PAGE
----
To examine three aspects of urologist practice structure that may affect quality of prostate cancer care: practice size, ownership of an intensity modulated radiation therapy (IMRT) device, participation within a multi-specialty group (MSG). Health care reforms focused on improving quality are particularly relevant for prostate cancer given its prevalence and concerns for overdiagnosis and overtreatment.
Using data from the Surveillance, Epidemiology and End-Results (SEER)-Medicare linked registry, we examined quality of prostate cancer treatment according to each treating urologist's practice size, type (single-specialty vs. MSG) and ownership of IMRT. Mixed models were used to adjust for patient differences.
We identified 22,412 men with newly diagnosed prostate cancer treated by 2,199 urologists during the study. We observed minimal differences for most quality metrics according to practice size, type, and ownership of IMRT. Adherence to all eligible quality metrics was better among MSGs compared to single specialty groups (20.0% adherence versus 18.2%, p=0.01) whereas there was no significant difference by ownership of IMRT (17.1% adherence in owners versus 18.9% non-owners, p=0.09).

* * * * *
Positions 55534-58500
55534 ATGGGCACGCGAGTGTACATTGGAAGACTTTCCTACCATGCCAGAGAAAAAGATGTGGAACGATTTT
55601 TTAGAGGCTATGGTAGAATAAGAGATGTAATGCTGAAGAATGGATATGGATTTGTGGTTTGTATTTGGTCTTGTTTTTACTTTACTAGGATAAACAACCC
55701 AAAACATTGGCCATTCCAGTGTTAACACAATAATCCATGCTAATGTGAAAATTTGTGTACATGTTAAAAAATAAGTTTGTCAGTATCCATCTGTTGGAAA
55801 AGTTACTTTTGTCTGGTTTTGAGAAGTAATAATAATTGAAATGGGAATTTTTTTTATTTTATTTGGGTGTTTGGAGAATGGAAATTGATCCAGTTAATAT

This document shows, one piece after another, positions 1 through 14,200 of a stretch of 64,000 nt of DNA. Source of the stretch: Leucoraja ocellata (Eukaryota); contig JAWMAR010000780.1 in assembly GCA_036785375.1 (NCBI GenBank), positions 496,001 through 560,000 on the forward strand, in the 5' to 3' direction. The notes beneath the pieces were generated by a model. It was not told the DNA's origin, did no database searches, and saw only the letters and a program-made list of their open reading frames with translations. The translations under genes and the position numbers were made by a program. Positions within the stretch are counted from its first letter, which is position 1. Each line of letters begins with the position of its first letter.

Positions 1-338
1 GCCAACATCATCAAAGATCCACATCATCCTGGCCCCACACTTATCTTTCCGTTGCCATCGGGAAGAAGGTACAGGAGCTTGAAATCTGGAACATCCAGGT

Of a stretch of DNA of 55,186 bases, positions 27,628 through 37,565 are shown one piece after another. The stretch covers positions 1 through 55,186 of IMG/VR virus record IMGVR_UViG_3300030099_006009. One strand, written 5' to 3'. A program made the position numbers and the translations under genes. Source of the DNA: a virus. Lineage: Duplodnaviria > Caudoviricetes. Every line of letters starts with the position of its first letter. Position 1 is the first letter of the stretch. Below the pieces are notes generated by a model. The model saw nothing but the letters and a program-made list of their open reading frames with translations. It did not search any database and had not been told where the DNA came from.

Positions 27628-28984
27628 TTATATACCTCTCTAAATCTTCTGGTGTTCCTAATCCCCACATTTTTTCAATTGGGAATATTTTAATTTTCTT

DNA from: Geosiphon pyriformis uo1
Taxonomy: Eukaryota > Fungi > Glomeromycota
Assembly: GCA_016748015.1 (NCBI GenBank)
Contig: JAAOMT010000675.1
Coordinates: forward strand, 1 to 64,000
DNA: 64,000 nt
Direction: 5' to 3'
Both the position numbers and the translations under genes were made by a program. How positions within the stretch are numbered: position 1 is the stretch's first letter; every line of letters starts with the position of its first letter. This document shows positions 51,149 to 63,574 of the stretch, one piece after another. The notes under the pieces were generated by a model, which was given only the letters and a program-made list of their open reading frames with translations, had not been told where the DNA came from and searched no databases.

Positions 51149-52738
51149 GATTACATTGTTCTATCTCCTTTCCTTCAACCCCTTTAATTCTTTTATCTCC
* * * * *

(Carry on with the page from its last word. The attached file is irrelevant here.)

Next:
Differences in quality across practice size, type and ownership of IMRT were modest, with substantial room for improvement regardless of practice structure.
Urology practice. 2020 Sep 01 [Epub]
Parth K Modi, Phyllis Yan, Brent K Hollenbeck, Samuel R Kaufman, Tudor Borza, Ted A Skolarus, Florian R Schroeck, Andrew M Ryan, Vahakn B Shahinian, Lindsey A Herrel
Dow Division for Health Services Research, Department of Urology, University of Michigan, Ann Arbor, MI., VA Outcomes Group, White River Junction VA Medical Center, VT, and The Institute for Health Policy and Clinical Practice, Geisel School of Medicine at Dartmouth College, Hanover, NH., Institute for Healthcare Policy & Innovation, University of Michigan, Ann Arbor, MI.